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Lockeland Interview by Preshias Harris for Country Music News International Magazine & Radio Show

Lockeland Interview by Preshias Harris for Country Music News International Magazine & Radio Show
Lockeland harmonizing ‘Til The Cows Come Home’

Trio’s new single due out March 9

By Preshias Harris


Kyndon Oakes, Mark Vikingstad and Michael Boris make up the trio known as Lockeland.  They were drawn to Nashville by their mutual love of music and have been writing and performing together now for several years.

Each brings a unique music vibe that blends them together as a trio.  Kyndon began singing alongside family members before moving to Nashville in 2009, originally to pursue a solo career.  Mark says he joined his high school band “because chicks dig it.” He moved to Music City just days after receiving his BA diploma in Music Business from SUNY Fredonia. Michael grew up in Apalachin, NY, but moved to Nashville to attend Belmont University, graduating with a degree in Commercial Music Percussion.

Together they create a three-part harmony that gives them a unique edge in the world of contemporary country music.  They are about to break out with their infectious debut single, “Til The Cows Come Home,” coming March 8, 2019.  Check out their website here https://www.lockelandband.com/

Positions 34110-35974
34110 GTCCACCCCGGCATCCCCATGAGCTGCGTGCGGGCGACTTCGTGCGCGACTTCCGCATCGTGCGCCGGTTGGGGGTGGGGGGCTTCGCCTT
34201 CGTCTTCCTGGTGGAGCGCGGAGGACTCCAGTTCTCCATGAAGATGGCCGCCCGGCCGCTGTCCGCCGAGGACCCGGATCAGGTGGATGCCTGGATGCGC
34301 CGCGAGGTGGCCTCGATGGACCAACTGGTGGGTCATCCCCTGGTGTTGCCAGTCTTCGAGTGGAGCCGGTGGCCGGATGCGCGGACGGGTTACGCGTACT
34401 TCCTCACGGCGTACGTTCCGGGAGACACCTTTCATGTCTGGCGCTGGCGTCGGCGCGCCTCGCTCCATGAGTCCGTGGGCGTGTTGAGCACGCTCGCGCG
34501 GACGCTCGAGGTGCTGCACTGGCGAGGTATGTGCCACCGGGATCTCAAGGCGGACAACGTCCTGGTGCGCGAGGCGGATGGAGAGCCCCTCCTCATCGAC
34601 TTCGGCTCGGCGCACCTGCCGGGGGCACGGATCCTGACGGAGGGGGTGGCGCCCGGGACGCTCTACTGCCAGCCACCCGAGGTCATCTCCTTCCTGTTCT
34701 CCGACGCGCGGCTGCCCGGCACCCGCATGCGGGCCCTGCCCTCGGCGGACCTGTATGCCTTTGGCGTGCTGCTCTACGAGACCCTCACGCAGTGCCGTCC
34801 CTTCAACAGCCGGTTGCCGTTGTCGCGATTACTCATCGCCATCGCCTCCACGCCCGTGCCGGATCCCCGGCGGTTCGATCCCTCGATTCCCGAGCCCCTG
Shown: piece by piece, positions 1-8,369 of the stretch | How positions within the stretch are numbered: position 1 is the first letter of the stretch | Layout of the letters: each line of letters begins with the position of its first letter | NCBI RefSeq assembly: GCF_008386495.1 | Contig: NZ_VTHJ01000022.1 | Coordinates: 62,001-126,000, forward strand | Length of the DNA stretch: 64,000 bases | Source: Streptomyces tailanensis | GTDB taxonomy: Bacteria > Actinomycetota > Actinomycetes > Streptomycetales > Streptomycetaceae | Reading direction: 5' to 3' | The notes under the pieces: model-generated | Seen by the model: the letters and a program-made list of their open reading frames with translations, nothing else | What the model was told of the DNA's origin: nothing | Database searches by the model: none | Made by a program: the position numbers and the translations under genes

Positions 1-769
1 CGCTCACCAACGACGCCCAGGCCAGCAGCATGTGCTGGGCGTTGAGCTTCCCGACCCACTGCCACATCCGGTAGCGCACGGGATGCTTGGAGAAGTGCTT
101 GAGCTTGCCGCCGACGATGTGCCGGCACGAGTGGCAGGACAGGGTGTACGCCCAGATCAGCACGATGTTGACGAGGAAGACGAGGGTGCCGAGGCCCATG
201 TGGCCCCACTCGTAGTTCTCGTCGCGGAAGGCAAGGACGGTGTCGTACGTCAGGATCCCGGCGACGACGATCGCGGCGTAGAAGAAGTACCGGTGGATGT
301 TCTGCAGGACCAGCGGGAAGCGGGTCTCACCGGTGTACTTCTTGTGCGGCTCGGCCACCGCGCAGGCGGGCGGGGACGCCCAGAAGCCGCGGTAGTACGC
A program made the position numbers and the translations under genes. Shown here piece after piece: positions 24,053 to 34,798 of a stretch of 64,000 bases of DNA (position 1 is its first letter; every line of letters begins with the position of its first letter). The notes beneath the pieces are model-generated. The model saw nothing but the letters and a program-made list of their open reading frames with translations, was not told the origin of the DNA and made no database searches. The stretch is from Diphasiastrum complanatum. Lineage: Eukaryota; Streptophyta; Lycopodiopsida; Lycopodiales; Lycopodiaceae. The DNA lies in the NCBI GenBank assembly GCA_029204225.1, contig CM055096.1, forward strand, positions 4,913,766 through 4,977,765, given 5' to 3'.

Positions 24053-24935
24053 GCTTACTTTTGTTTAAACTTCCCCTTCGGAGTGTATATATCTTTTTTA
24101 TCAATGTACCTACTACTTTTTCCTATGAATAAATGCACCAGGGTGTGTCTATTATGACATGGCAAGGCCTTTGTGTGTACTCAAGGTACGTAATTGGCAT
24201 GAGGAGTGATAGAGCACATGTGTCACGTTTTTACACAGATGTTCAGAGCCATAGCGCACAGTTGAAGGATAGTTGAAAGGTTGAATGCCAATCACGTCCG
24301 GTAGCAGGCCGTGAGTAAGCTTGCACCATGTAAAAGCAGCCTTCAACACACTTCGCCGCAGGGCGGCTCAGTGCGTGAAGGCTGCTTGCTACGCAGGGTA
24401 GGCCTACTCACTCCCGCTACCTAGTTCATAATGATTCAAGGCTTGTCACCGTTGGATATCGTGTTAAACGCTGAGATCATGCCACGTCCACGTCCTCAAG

A couple of days before Country Radio Seminar (CRS) hit town, we met up to talk about their new single and how they make music together.

How did you come up with the group name Lockeland?

Kyndon:  When we came together to form the group, we were trying to come up with a name and we kept texting each other with all these different names that we thought would work best. We fell on Lockeland just by chance. Mark and Michael are from New York and I’m from Kansas, and we ‘locked the land’ in between and met in Nashville. Plus it helps that Nashville is landlocked, so we settled on Lockeland.

Looking at your set list, it seems you’re open to playing music from a lot of different genres. What do you think of as your musical influences?